Iraqi-born and Auckland-based, artist Samer Hatam creates both painting and sculpture. Hatam’s first major solo exhibition in 2005 developed a seductive and signature use of graphite on panels, which garnered acclaim for his prevailing aesthetic of dark, complex textures and homage to ancient forms.
Samer Hatam has a remarkable and poignant biography. Trained at the Academy and Institute of Fine Arts in Baghdad, he was exposed to countless Mesopotamian masterpieces housed at the Iraq Museum, whose collection dates from before 9,000 B.C. through the Islamic period. The recent conquest of Baghdad has resulted in the unfortunate destruction and looting of numerous pieces. Hatam relocated with his family during this time to Amman, Jordan before immigrating to New Zealand in 2004.
Unique in Samer Hatam’s art and content is his celebration of forms and textural experimentation. Although referencing his cultural heritage, generally Hatam is ambivalent about the inclusion of personal narrative and politics in the work. This allows him to focus his ideas and techniques in the restructuring of Sumerian shapes, which were the building blocks to man’s earliest modern structures – ziggurats and pyramids. Hatam’s forms wield power in their reference to architectural elements and seem to compose hieroglyphic messages.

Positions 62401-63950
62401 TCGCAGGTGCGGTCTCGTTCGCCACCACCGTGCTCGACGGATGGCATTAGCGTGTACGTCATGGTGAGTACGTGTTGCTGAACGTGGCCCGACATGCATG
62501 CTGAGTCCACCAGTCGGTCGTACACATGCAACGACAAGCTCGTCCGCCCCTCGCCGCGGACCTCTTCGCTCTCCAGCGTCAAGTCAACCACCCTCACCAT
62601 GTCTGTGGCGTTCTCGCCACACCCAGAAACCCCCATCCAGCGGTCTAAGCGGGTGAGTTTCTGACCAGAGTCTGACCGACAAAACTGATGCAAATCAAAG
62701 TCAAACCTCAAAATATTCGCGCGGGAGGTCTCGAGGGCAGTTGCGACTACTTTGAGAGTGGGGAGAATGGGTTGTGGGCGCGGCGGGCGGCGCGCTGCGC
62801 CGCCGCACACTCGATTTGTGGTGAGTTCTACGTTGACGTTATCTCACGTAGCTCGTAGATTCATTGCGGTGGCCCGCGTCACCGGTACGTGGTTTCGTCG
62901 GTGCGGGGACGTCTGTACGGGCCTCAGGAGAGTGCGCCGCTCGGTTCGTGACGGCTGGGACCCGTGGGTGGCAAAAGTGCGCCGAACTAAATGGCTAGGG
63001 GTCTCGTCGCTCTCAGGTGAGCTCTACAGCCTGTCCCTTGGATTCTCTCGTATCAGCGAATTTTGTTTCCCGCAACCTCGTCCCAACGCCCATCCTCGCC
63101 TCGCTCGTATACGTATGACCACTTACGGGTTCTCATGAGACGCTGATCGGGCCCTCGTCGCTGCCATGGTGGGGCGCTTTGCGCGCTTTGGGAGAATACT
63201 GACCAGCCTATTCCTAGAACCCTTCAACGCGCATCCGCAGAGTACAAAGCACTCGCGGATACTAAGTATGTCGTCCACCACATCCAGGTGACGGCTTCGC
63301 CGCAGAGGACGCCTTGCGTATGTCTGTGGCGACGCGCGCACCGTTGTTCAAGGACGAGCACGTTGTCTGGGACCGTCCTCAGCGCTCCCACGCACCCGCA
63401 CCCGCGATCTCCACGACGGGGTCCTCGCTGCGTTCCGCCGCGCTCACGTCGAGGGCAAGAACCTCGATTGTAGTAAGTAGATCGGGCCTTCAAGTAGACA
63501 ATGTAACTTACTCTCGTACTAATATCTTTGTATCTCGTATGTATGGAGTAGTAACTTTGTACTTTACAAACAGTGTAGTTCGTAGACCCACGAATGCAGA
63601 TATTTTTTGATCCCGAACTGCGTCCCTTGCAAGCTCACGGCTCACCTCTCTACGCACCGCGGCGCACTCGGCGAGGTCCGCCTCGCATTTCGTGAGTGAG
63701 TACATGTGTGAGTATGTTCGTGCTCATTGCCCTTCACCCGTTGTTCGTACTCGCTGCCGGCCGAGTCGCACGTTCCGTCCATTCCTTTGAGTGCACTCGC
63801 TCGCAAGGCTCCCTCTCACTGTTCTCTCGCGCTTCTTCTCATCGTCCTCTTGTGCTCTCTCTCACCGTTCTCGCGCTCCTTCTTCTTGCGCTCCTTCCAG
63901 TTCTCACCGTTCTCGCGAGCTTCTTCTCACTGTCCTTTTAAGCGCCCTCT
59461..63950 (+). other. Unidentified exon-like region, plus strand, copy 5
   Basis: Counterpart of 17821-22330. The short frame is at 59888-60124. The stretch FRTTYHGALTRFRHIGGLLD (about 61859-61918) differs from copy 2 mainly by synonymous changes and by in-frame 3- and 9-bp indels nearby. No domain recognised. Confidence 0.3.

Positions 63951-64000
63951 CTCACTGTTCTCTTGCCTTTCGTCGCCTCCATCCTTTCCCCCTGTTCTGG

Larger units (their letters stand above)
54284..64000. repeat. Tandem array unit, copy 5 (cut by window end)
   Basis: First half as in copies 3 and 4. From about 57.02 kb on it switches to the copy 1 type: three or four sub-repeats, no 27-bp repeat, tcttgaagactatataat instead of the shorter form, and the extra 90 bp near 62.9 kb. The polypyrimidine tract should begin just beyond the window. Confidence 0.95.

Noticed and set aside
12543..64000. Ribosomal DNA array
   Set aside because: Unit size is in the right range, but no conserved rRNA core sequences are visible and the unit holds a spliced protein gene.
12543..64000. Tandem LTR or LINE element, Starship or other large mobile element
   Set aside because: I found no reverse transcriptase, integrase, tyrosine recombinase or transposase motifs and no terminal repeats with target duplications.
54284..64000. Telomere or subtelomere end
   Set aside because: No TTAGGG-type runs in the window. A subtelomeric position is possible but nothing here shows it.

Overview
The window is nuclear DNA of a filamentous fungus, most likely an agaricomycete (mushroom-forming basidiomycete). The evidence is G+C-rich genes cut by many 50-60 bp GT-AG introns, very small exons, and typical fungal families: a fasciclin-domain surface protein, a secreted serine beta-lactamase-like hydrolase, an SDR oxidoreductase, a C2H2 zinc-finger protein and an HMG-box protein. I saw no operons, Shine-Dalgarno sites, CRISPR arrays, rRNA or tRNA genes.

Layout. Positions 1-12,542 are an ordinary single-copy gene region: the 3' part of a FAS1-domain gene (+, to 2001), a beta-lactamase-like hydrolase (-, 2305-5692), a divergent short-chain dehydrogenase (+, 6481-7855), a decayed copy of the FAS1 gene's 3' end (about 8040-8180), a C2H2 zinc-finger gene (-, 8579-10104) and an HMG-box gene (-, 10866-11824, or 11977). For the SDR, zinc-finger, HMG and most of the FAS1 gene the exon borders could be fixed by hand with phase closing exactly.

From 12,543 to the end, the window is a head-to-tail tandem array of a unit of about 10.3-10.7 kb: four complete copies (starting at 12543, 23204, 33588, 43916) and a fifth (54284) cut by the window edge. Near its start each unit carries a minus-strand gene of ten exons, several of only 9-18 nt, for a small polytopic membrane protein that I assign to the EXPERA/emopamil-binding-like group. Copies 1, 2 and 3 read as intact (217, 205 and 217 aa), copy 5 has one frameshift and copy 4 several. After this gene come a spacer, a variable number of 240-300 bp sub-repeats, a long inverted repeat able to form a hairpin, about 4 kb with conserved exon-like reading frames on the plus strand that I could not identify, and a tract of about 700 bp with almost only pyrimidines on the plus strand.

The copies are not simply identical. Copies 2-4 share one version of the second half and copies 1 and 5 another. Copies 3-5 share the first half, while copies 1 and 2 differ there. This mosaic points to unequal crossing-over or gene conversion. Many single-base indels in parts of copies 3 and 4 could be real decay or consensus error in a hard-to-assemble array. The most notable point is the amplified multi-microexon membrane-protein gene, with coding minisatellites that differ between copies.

His most recent work sees the artist utilising new materials, representing works created during his first year in Auckland University’s Masters programme. The Elam course signifies Hatam’s commitment to integrate ancient influences within the context of his new home in New Zealand. A body of work has emerged, which fuses dual cultures, while maintaining Samer Hatam’s uncompromising vision.